Prisms, essays in cultural criticism and society, is the work of a critic and scholar who has had a marked influence on contemporary American and German thought. It displays the unusual combination of intellectual depth, scope, and philosophical rigor that Adorno was able to bring to his subjects, whether he was writing about astrology columns in Los Angeles newspapers, the special problems of German academics immigrating to the United States during the Nazi years, or Hegel's influence on Marx.
In these essays, Adorno explores a variety of topics, ranging from Aldous Huxley's Brave New World and Kafka's The Castle to Jazz, Bach, Schoenberg, Proust, Veblen's theory of conspicuous consumption, museums, Spengler, and more. His writing throughout is knowledgeable, witty, and at times archly opinionated, but revealing a sensitivity to the political, cultural, economic, and aesthetic connections that lie beneath the surfaces of everyday life.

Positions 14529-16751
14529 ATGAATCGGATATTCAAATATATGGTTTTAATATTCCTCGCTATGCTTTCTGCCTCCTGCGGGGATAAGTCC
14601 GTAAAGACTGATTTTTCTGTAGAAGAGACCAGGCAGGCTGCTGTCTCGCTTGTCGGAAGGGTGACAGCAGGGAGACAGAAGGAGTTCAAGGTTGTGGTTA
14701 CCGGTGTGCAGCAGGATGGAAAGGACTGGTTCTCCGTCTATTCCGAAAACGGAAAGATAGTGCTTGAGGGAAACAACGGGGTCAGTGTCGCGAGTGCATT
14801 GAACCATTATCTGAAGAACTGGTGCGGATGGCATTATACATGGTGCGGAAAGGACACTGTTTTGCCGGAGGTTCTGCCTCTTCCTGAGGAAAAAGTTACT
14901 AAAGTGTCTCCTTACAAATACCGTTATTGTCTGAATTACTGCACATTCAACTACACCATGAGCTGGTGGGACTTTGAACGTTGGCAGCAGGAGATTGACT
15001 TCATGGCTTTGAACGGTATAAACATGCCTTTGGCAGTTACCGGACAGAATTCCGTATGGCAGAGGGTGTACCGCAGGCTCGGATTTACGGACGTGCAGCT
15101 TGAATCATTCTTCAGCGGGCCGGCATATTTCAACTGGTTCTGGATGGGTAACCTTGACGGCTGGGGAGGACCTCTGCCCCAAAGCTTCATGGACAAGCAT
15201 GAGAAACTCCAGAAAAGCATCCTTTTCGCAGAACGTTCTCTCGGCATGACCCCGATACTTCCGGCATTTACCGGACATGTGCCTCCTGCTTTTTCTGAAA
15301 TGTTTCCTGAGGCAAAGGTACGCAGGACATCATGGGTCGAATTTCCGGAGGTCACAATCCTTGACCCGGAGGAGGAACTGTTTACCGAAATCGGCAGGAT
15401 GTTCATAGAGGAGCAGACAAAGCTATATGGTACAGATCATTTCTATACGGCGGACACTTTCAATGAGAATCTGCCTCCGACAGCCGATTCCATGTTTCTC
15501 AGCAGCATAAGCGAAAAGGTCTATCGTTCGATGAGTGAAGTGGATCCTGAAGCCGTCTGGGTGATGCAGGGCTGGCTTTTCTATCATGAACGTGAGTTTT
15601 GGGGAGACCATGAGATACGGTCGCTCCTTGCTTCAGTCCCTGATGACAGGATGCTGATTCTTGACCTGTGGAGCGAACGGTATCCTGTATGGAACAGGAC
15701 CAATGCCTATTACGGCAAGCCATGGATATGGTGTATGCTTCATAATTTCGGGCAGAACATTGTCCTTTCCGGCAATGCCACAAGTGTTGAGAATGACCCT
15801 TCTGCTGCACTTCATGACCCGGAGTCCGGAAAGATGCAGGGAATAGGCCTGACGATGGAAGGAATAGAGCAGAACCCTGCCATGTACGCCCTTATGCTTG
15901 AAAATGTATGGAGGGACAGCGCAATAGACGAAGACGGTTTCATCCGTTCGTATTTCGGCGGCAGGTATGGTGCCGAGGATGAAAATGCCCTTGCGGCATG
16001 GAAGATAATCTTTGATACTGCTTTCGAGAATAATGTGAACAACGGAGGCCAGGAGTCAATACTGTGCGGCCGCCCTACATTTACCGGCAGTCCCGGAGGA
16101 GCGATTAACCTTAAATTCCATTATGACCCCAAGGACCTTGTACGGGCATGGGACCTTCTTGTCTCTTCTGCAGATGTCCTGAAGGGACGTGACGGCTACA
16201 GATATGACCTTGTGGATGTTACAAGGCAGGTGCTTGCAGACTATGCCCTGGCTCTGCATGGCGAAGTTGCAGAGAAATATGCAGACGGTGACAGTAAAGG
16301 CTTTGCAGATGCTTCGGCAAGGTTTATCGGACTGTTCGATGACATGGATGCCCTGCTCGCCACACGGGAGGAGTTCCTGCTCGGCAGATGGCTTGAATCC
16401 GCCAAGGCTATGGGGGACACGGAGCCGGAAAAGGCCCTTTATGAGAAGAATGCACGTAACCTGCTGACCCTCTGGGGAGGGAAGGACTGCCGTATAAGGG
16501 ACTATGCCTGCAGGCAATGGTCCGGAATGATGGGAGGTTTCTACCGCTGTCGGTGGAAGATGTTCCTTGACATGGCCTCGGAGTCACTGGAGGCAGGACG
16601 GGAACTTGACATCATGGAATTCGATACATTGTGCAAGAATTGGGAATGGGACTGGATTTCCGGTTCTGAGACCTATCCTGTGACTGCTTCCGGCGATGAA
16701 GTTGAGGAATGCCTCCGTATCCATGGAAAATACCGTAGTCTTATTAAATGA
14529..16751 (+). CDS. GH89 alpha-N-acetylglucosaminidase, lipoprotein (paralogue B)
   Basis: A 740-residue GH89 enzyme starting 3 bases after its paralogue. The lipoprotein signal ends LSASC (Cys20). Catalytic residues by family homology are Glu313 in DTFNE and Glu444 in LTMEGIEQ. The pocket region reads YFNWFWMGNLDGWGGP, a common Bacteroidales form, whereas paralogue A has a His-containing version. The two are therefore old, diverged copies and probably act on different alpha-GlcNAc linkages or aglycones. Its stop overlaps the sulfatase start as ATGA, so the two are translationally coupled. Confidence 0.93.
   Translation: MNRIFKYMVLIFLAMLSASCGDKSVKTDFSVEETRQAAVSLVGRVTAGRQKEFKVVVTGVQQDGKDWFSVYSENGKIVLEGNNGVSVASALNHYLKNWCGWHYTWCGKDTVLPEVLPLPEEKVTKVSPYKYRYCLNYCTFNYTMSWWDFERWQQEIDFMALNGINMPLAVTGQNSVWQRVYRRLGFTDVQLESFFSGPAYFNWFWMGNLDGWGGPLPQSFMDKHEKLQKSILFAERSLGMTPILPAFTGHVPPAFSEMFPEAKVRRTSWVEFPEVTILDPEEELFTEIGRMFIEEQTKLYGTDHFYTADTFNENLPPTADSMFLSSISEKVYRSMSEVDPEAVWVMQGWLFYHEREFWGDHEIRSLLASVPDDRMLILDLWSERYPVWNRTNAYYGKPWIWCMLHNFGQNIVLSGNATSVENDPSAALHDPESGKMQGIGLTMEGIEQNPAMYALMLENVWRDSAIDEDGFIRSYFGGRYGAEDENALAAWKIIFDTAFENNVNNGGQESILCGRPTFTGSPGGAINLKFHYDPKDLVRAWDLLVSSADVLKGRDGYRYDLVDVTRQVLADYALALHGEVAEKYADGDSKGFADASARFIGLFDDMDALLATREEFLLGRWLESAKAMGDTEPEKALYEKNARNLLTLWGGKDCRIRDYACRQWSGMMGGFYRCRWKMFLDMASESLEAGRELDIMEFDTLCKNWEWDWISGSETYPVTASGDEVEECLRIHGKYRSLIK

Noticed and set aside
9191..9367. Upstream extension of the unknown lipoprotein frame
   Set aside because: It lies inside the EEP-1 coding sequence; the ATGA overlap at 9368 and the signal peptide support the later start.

Prisms is included in the series, Studies in Contemporary German Social Thought, edited by Thomas McCarthy.
About the Author
Theodor W. Adorno (1903-1969) was a student of philosophy, musicology, psychology, and sociology at Frankfurt where he later became Professor of Philosophy and Sociology and Co-Director of the Frankfurt School. During the war years he lived in Oxford, in New York, and in Los Angeles, continuing to produce numerous books on music, literature, and culture.